Heckman (1980) has defined Liners as galaxies which have a nuclear optical spectrum dominated by emission lines from low excitation species (3727 > 5007 and 6300 > 1/3 5007). Liners occur preferentially in galaxies of early Hubble type. They are characterized by lines whose widths are similar to those in the narrow-line region of Seyferts but whose luminosity is generally low.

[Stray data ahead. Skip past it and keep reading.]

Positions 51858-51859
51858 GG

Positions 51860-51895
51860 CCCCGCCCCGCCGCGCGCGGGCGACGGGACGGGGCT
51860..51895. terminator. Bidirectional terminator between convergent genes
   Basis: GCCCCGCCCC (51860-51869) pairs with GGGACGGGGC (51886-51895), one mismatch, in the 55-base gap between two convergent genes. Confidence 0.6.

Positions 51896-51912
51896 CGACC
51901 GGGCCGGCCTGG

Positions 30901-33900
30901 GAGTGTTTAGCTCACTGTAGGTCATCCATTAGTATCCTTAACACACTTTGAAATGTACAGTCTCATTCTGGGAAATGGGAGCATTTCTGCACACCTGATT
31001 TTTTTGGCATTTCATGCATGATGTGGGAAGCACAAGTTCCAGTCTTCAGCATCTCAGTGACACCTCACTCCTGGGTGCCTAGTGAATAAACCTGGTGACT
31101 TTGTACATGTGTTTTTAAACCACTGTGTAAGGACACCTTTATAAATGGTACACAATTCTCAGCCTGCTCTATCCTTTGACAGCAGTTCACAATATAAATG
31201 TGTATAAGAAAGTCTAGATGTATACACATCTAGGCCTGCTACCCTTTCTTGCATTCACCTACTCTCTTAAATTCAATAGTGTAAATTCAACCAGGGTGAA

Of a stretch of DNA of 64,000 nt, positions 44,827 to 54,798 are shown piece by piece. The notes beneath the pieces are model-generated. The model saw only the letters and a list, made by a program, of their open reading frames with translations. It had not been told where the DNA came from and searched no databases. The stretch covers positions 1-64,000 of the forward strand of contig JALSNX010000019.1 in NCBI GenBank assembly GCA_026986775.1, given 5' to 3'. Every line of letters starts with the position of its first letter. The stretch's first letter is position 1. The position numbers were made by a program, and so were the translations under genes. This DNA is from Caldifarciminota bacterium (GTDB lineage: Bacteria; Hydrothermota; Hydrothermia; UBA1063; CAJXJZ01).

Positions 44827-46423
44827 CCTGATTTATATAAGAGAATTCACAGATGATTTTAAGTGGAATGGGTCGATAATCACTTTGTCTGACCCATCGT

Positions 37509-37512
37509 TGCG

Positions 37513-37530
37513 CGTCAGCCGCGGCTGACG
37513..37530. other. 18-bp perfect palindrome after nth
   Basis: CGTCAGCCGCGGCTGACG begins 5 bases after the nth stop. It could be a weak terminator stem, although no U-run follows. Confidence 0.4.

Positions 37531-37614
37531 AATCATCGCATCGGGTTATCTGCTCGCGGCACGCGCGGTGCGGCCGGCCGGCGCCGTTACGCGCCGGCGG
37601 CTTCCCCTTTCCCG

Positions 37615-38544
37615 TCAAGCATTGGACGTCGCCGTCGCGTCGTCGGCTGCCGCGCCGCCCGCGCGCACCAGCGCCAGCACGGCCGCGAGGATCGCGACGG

The excitation mechanism of Liners has been highly controversial. Excitation mechanisms that have been proposed include photoionization by a dilute power-law continuum, shock heating, cooling flows, and photoionization by very hot Wolf-Rayet stars or normal O stars (). Liners may be due to a variety of apparently similar but physically distinct phenomena ().